agriculture

Farming
12:06 pm
Wed May 23, 2012

Financial help could be coming for Michigan's fruit farmers

Blooms on a cherry tree.
William Schmitt Flickr

Fruit growers and processors in Michigan might get some help in the form of low interest loans if an expected package of bills moves through the legislature.

The loans are aimed at providing relief to those who lost most of their fruit crops after an unusual spring warm spell was followed by extended freezing temperatures.

MLive reports Michigan Department of Agriculture Director Keith Creagh said today the bills would create "five-year low interest loans":

The loans, which will be administered by banks and agricultural lenders, will meet an estimated total economic need of some $300 million in the state’s fruit growing and processing industry, Creagh said while attending the Michigan Food Processing and Agribusiness Summit.

Securing the loan guarantees at a low interest rate of 1 percent or 2 percent could cost the state about $15 million, Creagh said. The 5-year loans would be structured so borrowers would only pay interest in the first two years, he said.

Creagh says he'll also seek federal financial support for Michigan fruit growers and processors.

News Roundup
9:12 am
Fri May 4, 2012

In this morning's news...

Morning News Roundup, Wednesday, May 2nd
Brother O'Mara Flickr

National unemployment numbers released this morning

The Bureau of Labor Statistics released unemployment numbers this morning. The unemployment rate "was little changed at 8.1 percent."

Nonfarm payroll employment rose by 115,000 for the month of April.

As Mark Memmott at NPR's Two-Way blog points out, "the economy needs to add more than 115,000 jobs a month to bring down the unemployment rate." So why the decline?

Mostly because the size of the "civilian labor force" shrank by 342,000 people, to 154.4 million. And the labor force "participation rate" edged down to 63.6 percent from 63.8 percent.

Assesing Michigan's fruit crop, worst in history

The fruit crop in Michigan got bitten by the bizarre weather. High temperatures in March brought the blossoms out, and freezes and frosts in April killed emerging buds.

More from the AP:

Farmers and extension agents say the one-two punch has all but wiped out the tart cherry crop, while other orchard fruits such as sweet cherries, apples, pears and peaches have suffered extensive damage. Juice grapes are another casualty.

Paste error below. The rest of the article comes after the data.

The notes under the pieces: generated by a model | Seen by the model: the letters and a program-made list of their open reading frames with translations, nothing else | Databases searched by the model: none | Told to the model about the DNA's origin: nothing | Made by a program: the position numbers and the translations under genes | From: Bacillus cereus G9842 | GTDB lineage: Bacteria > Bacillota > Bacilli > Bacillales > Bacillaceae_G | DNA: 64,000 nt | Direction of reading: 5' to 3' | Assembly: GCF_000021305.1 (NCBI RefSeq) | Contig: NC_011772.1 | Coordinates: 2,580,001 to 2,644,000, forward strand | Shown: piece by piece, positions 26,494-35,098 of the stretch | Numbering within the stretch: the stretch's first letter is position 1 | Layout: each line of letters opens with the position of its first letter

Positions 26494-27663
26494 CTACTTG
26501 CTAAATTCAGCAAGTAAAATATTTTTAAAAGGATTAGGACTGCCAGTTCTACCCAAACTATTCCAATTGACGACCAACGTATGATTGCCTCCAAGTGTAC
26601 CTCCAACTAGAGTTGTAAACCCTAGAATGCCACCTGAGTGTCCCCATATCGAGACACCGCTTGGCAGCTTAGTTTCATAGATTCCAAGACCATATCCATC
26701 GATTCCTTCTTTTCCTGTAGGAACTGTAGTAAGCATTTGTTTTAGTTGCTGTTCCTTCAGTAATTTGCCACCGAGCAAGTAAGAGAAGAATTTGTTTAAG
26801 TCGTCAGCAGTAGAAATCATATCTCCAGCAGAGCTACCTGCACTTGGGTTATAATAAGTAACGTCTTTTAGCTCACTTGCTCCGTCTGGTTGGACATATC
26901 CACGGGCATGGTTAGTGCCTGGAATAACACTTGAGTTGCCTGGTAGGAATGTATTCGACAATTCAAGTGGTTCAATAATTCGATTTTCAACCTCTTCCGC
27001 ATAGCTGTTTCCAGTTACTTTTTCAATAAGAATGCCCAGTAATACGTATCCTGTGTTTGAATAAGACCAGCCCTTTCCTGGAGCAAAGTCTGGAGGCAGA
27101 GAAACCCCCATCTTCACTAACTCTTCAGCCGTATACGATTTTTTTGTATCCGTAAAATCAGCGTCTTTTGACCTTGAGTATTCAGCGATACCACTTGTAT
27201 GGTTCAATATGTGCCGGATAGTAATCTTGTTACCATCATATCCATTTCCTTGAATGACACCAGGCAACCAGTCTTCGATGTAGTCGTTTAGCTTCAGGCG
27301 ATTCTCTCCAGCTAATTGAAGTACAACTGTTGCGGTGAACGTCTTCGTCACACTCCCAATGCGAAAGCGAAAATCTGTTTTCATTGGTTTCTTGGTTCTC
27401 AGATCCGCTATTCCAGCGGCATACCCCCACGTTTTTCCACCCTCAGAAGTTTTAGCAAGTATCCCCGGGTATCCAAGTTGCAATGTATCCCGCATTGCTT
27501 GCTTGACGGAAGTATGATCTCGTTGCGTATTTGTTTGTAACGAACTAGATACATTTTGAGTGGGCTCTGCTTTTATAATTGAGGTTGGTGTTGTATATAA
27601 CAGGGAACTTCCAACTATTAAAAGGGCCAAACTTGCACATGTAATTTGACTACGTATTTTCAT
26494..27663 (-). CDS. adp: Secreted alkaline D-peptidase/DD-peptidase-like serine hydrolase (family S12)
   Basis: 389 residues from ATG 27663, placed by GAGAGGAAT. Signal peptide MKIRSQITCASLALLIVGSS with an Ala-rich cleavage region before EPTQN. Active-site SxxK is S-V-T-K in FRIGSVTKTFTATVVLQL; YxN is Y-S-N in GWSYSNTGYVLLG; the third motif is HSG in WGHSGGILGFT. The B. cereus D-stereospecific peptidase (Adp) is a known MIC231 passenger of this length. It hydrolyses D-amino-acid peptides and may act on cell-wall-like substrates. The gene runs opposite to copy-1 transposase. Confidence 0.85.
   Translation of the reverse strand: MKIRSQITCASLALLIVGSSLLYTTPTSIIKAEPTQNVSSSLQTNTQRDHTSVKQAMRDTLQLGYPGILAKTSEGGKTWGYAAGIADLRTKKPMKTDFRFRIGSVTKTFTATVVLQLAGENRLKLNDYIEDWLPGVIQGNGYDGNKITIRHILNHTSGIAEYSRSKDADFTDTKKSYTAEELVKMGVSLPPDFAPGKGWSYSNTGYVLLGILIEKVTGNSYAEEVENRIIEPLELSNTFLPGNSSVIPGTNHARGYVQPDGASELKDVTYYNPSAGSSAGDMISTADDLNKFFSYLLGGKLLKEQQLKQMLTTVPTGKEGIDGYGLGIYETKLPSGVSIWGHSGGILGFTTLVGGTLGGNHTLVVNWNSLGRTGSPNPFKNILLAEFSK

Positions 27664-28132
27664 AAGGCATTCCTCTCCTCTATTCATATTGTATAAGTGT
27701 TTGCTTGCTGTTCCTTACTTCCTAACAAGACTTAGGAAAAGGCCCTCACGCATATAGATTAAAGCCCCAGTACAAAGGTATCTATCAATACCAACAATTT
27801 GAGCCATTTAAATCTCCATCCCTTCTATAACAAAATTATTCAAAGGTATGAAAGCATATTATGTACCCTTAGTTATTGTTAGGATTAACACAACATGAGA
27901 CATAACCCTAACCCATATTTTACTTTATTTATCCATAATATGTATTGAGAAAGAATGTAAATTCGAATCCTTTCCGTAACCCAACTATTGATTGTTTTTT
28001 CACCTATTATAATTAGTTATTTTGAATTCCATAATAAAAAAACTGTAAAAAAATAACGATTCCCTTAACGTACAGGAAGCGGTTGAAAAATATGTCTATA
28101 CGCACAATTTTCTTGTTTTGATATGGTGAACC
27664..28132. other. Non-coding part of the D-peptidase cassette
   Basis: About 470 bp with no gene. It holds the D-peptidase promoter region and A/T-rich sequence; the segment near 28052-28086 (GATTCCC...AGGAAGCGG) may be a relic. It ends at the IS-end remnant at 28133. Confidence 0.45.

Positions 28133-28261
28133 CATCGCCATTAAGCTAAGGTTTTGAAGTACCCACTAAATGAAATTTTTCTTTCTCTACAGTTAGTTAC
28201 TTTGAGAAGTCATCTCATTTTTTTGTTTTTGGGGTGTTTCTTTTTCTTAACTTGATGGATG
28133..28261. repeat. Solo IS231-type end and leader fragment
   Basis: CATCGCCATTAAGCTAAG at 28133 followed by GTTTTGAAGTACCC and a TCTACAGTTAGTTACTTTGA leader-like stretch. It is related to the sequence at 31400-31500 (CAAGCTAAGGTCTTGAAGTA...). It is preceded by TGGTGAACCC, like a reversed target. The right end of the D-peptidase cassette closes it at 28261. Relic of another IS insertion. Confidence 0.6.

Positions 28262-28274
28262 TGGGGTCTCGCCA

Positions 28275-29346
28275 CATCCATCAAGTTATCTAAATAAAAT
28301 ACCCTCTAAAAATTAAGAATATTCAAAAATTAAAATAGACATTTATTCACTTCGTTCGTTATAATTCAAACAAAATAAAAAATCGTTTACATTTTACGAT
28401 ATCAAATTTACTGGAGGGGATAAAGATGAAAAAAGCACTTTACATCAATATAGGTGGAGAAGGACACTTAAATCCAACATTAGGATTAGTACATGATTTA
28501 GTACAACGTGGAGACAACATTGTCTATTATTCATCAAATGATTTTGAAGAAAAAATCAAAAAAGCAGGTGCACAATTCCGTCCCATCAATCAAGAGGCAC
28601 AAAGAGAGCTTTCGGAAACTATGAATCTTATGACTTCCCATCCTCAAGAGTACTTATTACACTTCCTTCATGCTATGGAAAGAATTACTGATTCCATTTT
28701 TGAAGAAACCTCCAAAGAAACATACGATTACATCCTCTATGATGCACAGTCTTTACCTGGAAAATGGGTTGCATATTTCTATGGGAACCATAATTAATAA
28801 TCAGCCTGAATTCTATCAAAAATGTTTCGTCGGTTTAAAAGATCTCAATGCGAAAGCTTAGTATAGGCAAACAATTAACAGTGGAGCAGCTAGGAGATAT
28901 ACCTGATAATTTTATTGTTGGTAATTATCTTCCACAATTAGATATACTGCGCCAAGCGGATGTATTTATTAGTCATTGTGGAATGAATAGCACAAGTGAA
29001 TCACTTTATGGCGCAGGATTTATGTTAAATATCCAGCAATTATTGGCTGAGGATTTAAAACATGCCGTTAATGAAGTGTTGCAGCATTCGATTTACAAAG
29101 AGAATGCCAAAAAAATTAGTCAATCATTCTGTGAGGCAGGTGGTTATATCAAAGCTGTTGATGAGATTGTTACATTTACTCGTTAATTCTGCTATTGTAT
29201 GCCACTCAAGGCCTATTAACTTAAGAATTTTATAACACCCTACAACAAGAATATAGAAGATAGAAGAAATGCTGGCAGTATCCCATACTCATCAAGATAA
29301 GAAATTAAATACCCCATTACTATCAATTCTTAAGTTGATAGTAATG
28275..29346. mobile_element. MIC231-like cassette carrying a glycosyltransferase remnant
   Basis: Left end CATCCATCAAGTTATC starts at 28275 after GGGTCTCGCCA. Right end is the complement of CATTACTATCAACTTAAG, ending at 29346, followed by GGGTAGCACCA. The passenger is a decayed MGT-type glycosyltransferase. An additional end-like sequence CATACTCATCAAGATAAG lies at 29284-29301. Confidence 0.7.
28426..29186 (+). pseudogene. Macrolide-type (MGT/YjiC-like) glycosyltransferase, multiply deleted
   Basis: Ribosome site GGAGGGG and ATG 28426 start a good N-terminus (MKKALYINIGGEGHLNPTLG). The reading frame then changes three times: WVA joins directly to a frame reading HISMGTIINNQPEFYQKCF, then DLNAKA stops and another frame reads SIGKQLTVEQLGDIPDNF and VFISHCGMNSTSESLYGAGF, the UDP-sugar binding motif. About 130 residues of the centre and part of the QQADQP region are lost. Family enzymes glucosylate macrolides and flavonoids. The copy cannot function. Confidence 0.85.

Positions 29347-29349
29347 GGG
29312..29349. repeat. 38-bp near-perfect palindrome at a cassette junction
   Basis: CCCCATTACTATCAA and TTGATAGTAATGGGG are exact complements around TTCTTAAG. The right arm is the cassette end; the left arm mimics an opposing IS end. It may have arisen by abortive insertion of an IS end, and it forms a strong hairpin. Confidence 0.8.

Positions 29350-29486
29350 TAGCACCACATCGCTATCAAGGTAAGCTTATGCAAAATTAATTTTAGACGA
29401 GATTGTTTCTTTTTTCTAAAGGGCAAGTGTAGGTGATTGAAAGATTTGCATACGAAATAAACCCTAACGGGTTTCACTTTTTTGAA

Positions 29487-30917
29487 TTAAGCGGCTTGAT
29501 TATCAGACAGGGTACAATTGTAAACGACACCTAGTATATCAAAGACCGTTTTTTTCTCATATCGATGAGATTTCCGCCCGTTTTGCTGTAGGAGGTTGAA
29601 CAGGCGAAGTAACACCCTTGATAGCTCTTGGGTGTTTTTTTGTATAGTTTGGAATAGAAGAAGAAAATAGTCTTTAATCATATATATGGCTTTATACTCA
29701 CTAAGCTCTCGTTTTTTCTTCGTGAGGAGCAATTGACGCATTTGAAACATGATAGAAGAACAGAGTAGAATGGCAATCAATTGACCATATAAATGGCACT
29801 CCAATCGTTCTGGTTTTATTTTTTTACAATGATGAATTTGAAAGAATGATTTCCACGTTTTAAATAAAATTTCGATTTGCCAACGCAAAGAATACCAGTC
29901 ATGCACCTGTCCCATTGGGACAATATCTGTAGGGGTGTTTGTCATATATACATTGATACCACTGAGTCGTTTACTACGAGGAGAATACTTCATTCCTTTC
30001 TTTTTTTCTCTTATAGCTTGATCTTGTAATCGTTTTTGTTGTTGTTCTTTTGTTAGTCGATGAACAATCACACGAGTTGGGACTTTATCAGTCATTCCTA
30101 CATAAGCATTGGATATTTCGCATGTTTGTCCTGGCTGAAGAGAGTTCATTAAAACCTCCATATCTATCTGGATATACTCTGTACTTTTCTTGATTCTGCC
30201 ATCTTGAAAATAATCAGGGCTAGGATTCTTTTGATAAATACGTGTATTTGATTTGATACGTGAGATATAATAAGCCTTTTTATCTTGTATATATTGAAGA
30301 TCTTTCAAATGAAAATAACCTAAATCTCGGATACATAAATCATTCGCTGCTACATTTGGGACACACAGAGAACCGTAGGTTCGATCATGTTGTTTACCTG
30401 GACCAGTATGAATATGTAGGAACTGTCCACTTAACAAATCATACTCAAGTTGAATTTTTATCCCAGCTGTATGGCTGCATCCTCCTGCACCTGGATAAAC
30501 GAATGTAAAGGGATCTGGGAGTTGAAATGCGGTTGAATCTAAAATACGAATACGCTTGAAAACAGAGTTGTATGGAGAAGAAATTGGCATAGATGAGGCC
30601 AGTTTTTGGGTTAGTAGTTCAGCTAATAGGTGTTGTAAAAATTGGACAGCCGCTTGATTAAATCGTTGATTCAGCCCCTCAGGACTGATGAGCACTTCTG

Fifty-four-year-old David Rabe of Oceana County says he's been farming nearly all his life and has never seen it this bad. Only his asparagus may survive.

Flooding after rains move through the state

The flooding has caused problems for drivers this morning. Some roads in the Detroit and Flint areas have been closed.

The AP reports that both directions of I-75 at I-696 in suburban Detroit were closed today as the morning rush hour period approached.

A flash flood warning was issued for the Flint area, including Genesee and Shiawassee, counties due to the storm.

The National Weather Service has issued flood advisories, watches and warnings for parts of Michigan's Lower Peninsula following the storms.

More from the Flint Journal:

Hit with more than 5 inches of rain overnight, the county's creeks, streams and drains are swelling as residents cope with their own localized flooding this morning.

The National Weather Service said today that 5.4 inches of rain fell overnight, almost twice as much as the area usually gets in the entire month of May.

"It's bad everywhere," said county Drain Commissioner Jeff Wright. "The whole county got hit pretty well."

The 5.4 inches of rain recorded at Bishop overnight surpassed the total, normal monthly rainfall total for a typical month of May -- 3 inches.

Environment
4:27 pm
Mon April 23, 2012

Michigan CAFO activist Lynn Henning appears on HBO's Real Time with Bill Maher

Michigan environmental activist Lynn Henning appears on HBO's Real Time with Bill Maher
screenshot HBO

Michigan farmer and environmental activist Lynn Henning appeared on the Earth Day edition of HBO's Real Time with Bill Maher (video below).

Henning is known in Michigan as a thorn in the side of large scale animal farms - also known as Concentrated Animal Feeding Operations, or CAFOs.

I first met Henning back in 2006 in Hudson, Michigan when I did a story about CAFOs and water pollution.

I drove around with her as we followed trucks laden with liquefied manure and watched as they spread the liquid on nearby farm fields.